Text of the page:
Marchers wait along Andrássy Avenue for the parade to begin

Marchers wait along Andrássy Avenue for the parade to begin

This year saw Budapest’s 18th Pride March last Sunday go off without a hitch, a celebration in itself, as last year’s parade hit a bump in the road when the Budapest Police Headquarters unsuccessfully attempted to disband the 2012 Pride Parade, citing traffic obstruction particularly along the heavily trafficked Andrássy Avenue — a minor setback in the history of the city’s Pride parades.

According to Tamás Dombos, a volunteer at Háttér, Hungary’s foremost and most active LGBT organization, marches were fairly peaceful up until the 2007 and 2008 parades; in what Tamás cited as a civilian backlash against the current corruption during the 2008 election, outraged counter protesters caught police off guard as they descended on the parade, lobbing rocks and rotten vegetables at marchers.

Orsi, 27, Ildi, 28, Anita, 29, from Hungary, proudly display their work

Orsi, 27, Ildi, 28, Anita, 29, from Hungary, proudly display their work

In 2011 and 2012, the plight for the LGBT community turned even grimmer when the government, at the behest of the police force, decided to ban the march. In reaction to the ruling, Háttér sought damages against the Budapest Police Authority, claiming that the ban was discriminatory. The case only just had its first hearing in April of this year.

In light of previous years’ events having not gone so smoothly for the LGBT community in Hungary, 2013’s boisterous occasion seemed to be marked with an air of slight trepidation; as a precaution against counteracts as seen in the 2008 parade, police erected high fences one block off from the parade’s route, allowing spectators to squintingly observe the march from afar. The careful measures proved reassuring to some, including Mirko, a 26-year-old Erasmus student, who said the overall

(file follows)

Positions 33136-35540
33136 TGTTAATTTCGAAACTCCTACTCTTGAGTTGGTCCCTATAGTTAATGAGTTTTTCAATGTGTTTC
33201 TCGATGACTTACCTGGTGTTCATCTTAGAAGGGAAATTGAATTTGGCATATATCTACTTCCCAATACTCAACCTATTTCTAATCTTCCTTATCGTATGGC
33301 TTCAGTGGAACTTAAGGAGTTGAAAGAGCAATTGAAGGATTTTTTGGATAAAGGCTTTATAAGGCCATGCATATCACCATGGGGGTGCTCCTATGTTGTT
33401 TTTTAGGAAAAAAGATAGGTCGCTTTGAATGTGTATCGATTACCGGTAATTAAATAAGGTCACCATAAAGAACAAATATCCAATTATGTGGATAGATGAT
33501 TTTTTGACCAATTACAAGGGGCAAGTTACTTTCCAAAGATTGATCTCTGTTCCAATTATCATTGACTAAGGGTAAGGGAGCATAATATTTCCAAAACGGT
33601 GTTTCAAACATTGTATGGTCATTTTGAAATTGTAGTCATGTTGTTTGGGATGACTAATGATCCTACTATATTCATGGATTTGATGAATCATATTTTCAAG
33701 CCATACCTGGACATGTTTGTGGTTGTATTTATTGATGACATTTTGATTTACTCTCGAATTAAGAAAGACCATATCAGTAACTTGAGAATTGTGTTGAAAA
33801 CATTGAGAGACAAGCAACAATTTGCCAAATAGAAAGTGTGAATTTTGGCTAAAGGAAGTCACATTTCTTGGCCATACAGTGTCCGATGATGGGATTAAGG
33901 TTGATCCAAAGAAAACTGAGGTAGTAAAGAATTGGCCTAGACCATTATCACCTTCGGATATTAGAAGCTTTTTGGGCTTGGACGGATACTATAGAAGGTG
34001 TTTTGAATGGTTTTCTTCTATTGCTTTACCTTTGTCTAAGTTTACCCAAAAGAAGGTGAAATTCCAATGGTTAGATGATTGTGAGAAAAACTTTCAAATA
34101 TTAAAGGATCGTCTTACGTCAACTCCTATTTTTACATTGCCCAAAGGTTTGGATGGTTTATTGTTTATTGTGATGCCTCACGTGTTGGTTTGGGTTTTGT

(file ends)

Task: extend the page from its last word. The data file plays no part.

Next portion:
A protester of the parade burns a rainbow flag as others chant "Halál a buzik"

A protester of the parade burns a rainbow flag as others chant “Halál a buzik”

reception of the LGBT community in his home country of Italy was much worse. “In Italy…it is really hard to meet other guys, only in gay venues. And I would not dare go hand in hand with my boyfriend.”

Others, like Chen, 26, visiting from Israel, echoed the sentiment. Flashing a colorful band on his wrist, he recounted that he was strongly dissuaded by a friend from wearing any gay pride insignia particularly when traveling through the country.

Budapest, on the other hand, may have a thriving LGBT culture, but the open displaying of sexuality or support for the LGBT community is not so prominent. Some LGBT venues, Tamás contends, tend not to display the ubiquitous multicolored flag as not to attract unwanted negative attention. Overall, Tamás points out, Hungary has yet to see the progress its neighbors Poland and Romania have had in the past 10 years, given that polls show that barely one-

Just across St. Stephen's, a few supporters wave on as the parade turns on Bajcsy-Zsilinszky utca toward Parlament

Just across St. Stephen’s, a few supporters wave on as the parade turns on Bajcsy-Zsilinszky utca toward Parlament

third of its population support same-sex marriage and 40% responded that they would not tolerate a gay neighbor.